Having enough RAM is crucial for system stability, but your hard drive is almost important. Pay close attention to how often your system accesses the hard drive to read or write data. Pay special attention to “Data read/sec” and “Data written/sec.” What’s causing the disk usage? Sometimes it correlates with CPU usage, and some apps and processes are heavy on both, like when converting video, audio, or Spotlight’s
If your system is short on RAM, as discussed above, the excessive disk activity could be caused by swapping memory contents to the hard drive and back. If your hard drive is running out of space, it can get even worse: the system must go through a process of hunting for free blocks on the drive while simultaneously deleting any temporary files it can in the process. In the event a disk intensive application is running, which may be a system process or a user added application, such as a database, the activity will vary along with the activity of the offending process.
Also, if you’re short on hard drive space, it can cause other problems, like:
- Being unable to burn DVDs
- Being unable to update software through Software Update, or install new software
- Being unable to enable or disabling FileVault
- Losing application preferences
RELATED:10 Ways To Free Up Disk Space on Your Mac Hard Drive
These problems are even more likely to occur when your startup disk is nearly full, physical RAM is exhausted, and free disk space is consumed by swap files. So if the available space on your Mac startup disk is less than 10 GB (absolute minimum), it’s time to free up some disk space. If the problems are characterized by delays, “spinning beach balls,” and occasionally a message from the operating system indicating that it can’t read or write to the drive, the odds are that the hard drive has problems.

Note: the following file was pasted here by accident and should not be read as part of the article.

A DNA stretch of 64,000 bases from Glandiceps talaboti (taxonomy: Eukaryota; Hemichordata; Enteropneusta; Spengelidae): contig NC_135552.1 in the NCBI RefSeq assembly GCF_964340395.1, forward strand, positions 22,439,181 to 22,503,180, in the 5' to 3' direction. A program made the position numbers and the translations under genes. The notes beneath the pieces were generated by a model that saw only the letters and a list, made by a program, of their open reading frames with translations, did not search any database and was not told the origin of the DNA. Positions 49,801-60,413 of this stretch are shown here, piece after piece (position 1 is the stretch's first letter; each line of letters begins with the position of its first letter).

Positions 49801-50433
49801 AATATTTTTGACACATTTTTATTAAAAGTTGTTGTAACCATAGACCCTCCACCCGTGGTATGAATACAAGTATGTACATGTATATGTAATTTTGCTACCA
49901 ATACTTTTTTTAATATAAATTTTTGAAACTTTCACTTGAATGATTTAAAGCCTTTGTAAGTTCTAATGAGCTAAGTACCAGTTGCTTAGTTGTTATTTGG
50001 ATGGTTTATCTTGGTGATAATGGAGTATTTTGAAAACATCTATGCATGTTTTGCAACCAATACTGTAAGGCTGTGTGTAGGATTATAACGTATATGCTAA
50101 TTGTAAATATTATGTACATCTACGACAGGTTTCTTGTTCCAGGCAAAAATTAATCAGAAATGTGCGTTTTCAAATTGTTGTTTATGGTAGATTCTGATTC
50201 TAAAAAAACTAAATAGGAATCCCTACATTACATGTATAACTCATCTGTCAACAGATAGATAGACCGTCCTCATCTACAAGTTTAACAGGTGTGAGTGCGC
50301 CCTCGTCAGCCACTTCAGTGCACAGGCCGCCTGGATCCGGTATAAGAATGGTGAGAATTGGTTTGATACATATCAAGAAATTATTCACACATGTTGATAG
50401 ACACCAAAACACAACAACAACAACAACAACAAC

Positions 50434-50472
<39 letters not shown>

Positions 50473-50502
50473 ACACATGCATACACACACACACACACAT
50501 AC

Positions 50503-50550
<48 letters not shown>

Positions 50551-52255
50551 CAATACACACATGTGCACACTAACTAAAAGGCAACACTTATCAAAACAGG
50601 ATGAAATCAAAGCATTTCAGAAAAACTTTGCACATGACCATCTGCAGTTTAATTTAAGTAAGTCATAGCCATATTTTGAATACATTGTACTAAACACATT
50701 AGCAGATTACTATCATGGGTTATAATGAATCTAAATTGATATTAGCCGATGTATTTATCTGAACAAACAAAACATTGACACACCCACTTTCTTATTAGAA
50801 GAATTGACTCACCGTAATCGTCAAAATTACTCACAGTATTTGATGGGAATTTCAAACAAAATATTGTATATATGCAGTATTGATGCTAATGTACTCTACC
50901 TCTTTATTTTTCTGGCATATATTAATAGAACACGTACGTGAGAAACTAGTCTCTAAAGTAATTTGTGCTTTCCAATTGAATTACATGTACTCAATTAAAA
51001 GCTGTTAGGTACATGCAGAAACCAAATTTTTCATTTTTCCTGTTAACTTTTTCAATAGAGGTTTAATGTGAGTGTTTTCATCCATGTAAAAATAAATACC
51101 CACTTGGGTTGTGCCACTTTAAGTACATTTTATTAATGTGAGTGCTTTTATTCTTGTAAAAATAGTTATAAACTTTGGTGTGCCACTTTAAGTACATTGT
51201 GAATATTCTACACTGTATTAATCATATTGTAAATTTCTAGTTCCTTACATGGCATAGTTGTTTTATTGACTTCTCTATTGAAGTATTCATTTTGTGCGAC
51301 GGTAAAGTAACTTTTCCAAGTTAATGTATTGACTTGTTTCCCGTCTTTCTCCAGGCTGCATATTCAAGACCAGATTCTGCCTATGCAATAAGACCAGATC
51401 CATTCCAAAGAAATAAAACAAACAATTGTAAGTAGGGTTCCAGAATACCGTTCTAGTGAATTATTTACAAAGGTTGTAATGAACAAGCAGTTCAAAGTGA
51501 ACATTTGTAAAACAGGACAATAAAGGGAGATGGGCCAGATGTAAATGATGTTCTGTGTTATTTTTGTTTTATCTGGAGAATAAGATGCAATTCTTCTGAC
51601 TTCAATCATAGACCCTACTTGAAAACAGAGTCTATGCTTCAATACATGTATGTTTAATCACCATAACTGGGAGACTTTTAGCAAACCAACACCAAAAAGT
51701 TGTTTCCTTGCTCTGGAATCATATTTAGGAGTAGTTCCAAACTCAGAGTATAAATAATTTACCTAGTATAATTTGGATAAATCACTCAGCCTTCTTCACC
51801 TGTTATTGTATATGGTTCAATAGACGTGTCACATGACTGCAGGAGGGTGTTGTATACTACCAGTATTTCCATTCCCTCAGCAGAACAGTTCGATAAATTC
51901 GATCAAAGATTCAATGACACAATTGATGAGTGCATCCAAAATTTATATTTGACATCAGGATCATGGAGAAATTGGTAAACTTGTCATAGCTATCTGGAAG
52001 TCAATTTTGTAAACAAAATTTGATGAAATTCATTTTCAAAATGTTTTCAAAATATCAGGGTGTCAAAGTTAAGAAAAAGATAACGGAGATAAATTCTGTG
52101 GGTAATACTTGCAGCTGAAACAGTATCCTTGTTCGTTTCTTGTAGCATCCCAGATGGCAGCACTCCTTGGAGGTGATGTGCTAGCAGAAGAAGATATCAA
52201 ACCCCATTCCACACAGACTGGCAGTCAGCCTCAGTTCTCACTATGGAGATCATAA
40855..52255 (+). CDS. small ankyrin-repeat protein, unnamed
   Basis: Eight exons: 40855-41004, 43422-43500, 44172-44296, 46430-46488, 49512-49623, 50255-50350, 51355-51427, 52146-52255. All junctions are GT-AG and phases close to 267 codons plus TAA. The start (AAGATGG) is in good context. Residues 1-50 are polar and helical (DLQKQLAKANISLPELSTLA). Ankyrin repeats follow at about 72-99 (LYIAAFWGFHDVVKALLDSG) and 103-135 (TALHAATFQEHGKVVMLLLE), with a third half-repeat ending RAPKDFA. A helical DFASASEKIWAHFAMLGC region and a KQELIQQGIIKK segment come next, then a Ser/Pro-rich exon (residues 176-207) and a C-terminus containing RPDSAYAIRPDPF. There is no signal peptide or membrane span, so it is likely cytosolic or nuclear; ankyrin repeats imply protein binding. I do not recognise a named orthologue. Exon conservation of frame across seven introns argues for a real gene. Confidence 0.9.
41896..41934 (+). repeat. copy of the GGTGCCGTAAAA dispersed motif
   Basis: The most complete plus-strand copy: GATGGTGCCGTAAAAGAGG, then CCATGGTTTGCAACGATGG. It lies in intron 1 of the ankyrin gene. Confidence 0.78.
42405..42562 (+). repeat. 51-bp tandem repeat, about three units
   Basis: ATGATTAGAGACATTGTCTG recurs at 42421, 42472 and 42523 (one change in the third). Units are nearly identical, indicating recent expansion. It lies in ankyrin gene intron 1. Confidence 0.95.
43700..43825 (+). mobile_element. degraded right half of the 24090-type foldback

The Network pane shows how much data your Mac is sending or receiving over your network (and the internet). The information at the bottom shows network usage in packets and amount of data. You can switch the graph to show either, though data is probably the more useful of the two. Blue shows data received, and red shows data sent.
Your computer is probably connected to the Internet 24/7, and whether you’re using it or not, your Mac is constantly exchanging data with servers elsewhere. Every application that you use on your Mac sends or receives something, be it your email, RSS reader, and more. Most of these apps are ones you trust. If you’ll take a look at all the processes running in the Network pane of the Activity Monitor, half of them will probably not make any sense or are probably too complicated to understand. There are literally thousands of processes, and understanding which external resource each one is connecting to or what’s trying to connect to processes on your computer is a huge pain.
The network tab will display information on network traffic, regardless of whether it’s wired or wireless. It shows total network activity across all apps, and processes that are sending or receiving the most data. This is very useful if your internet subscription has a data cap–you can see which apps are using the network most, and use them less if you’re nearing your cap.
If you’re curious what kind of data an app is sending and receiving, the free app Little Snitch monitors network traffic on a per-application basis. It can clue you in to which of your running applications are accessing and sending data to the Internet when you might not be expecting and also help you to see if unexpected applications are sending data out when you don’t want them to. It also helps you to block apps from “phoning home” without your knowledge.
Activity Monitor is one of OS X’s hidden gems. It helps you gain insight into many hidden but invaluable facets of your computer–from CPU and RAM usage to disk usage. If you learn to use it now, it’ll be much easier to diagnose any issue your Mac is having.READ NEXT
- › Why Does USB Have to Be So Complicated?
- › What Should You Do If You Receive a Phishing Email?
- › Why Do You Have to Log In to Your Home PC, Anyway?
- › The Best New Features in Android 10, Available Now
- › How to Use the chown Command on Linux